Mother rescues son, pony and dog from burning horsebox

A mother who rescued her son, his pony and her dog from a burning horsebox on a dual carriageway said she is “thanking her lucky stars” they all got out safely.

Verity Perry was driving her 11-year-old son Austyn and his pony Pepi to a Pony Club rally at Chyverton Park equestrian center yesterday (10 April) when she realised something was wrong.

“I noticed something smelt weird,” she told H&H.

“My lorry’s restricted to 56mph but the car in front was going more slowly than me so I wondered if it was them – then smoke started coming in.”

Verity kept driving as there was nowhere to pull over, while smoke filled the cab.

“I made Austyn get in the back with the dog as it was so smoky in the front, but the scary thing is, I know how fast lorries can go up,” she said.

“I was desperately trying to get to somewhere where I could pull over, then there was a big grass verge. I went on to it at about 15 to 20mph, which in a lorry is terrifying.”

Austyn jumped out of the groom’s door with the dog, Flappers, while Verity ran to the back to let Pepi out, and call 999. Austyn then held pony and dog on the grass while Verity tried to save some of their kit.

“Luckily, it was the best place to break down if you had to do it as I had literally just passed the fire station,” she said. “The first fire engine was there within five minutes.

“What shocked me was that no one stopped to help. They could see thick black smoke pouring out of the lorry, and a boy with a pony and a dog on the side of the road, but no one stopped.”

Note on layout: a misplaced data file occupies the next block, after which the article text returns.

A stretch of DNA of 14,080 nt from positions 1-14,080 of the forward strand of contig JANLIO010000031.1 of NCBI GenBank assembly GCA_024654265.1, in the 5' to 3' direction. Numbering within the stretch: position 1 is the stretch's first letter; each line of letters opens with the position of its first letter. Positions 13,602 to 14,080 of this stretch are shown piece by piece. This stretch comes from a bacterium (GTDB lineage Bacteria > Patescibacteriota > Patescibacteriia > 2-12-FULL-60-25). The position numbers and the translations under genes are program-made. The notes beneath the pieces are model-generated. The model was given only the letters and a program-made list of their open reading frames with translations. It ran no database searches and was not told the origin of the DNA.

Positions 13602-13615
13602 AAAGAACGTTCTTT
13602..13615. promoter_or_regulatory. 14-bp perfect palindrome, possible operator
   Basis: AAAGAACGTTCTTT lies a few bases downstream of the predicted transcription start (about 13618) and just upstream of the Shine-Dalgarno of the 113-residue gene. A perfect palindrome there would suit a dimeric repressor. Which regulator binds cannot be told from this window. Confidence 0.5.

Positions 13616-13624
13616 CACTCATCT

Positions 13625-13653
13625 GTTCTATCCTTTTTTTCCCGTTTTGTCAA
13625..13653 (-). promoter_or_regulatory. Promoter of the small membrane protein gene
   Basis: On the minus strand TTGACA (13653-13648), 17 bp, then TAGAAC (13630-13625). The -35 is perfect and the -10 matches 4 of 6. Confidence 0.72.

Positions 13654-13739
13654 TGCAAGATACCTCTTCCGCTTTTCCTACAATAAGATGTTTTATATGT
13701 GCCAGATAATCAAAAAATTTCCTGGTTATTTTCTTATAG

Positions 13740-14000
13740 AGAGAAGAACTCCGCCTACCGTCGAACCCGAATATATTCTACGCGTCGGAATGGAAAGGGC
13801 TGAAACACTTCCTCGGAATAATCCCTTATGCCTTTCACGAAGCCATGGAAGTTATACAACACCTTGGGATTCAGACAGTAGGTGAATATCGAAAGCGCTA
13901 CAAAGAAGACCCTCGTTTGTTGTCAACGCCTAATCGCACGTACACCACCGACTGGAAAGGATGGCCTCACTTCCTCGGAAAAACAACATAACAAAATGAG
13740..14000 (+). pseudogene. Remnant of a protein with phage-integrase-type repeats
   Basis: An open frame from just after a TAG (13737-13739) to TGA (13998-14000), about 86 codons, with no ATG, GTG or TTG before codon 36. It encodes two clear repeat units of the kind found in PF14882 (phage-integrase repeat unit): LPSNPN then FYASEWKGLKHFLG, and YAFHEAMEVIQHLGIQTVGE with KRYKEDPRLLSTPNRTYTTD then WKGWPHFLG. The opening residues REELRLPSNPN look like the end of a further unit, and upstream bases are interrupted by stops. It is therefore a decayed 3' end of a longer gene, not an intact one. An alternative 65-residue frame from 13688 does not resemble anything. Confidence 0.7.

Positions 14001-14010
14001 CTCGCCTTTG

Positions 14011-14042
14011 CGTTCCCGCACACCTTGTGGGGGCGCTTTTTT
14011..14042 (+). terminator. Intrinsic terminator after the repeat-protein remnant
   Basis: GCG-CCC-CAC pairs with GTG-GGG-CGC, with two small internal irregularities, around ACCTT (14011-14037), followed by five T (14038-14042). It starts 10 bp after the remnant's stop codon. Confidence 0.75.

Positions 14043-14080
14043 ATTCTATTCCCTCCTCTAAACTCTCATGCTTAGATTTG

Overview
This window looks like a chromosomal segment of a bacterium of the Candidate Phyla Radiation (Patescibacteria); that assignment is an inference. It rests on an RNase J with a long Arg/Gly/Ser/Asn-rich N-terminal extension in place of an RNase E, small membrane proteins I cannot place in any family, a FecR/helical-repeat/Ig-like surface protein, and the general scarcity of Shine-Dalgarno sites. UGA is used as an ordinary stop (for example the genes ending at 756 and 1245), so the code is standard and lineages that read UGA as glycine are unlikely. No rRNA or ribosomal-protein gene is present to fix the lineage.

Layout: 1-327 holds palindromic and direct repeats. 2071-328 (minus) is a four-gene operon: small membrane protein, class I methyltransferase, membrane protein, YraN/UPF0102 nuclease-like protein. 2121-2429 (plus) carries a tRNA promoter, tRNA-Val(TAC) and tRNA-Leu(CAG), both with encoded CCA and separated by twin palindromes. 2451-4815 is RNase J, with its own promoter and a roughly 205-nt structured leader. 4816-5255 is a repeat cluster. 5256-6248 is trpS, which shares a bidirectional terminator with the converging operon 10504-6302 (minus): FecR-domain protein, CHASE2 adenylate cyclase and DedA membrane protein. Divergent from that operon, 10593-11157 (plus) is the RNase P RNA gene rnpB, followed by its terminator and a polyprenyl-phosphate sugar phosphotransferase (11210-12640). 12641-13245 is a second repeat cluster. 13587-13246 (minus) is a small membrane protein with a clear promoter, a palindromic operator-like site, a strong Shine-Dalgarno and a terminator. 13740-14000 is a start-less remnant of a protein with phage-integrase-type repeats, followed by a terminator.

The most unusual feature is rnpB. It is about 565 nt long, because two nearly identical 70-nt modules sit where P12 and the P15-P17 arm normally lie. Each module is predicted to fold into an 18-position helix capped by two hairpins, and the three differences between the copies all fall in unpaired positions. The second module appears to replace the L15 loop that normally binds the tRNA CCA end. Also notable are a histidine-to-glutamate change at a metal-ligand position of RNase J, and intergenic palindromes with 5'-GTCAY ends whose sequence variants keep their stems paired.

Verity praised the firefighters and police, who also arrived on the scene.

“I was a bit disappointed in people but the emergency services got there so fast, it almost didn’t matter,” she said. “The dog is a rescue who we haven’t had long; he was terrified but a lovely sergeant looked after him. The police went above and beyond.”

Police closed the road and Verity was able to lead Pepi to a yard nearby, while Austyn rode his bike and a police officer walked the dog.

The lorry was recovered and Verity believes it may be salvageable, as the fire was electrical, and seems only to have caused minor damage.

“I bought it from my best friend, who died in 2012, so I’m so sentimental about it,” she said. “The lorry is the last thing I’ve got of her.

“It was shocking that it happened; everything is done on this lorry. I take it to the garage for anything and must spend £2,000 a year to make sure it’s ok. What’s odd is that it usually goes into limp mode when a sensor failed but it carried on driving beautifully when it was on fire.

“We’re very lucky, in so many ways. I’m so proud of Austyn; he was very brave, and did exactly as he was told, and if there’s any horse in the world you’d want to be the one stuck on a main road with, it would be this one; he’s so good and he was just delighted there was grass!”

Verity has since been overwhelmed by supportive messages and offers to lend trailers and lorries so she and Austyn can continue to travel to events.

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“My faith in humanity was lost when no one stopped for us but it’s been restored since, by the lovely emergency services, and all the messages and help.

“I’m just glad we all got out ok; I’m thanking my lucky stars.”

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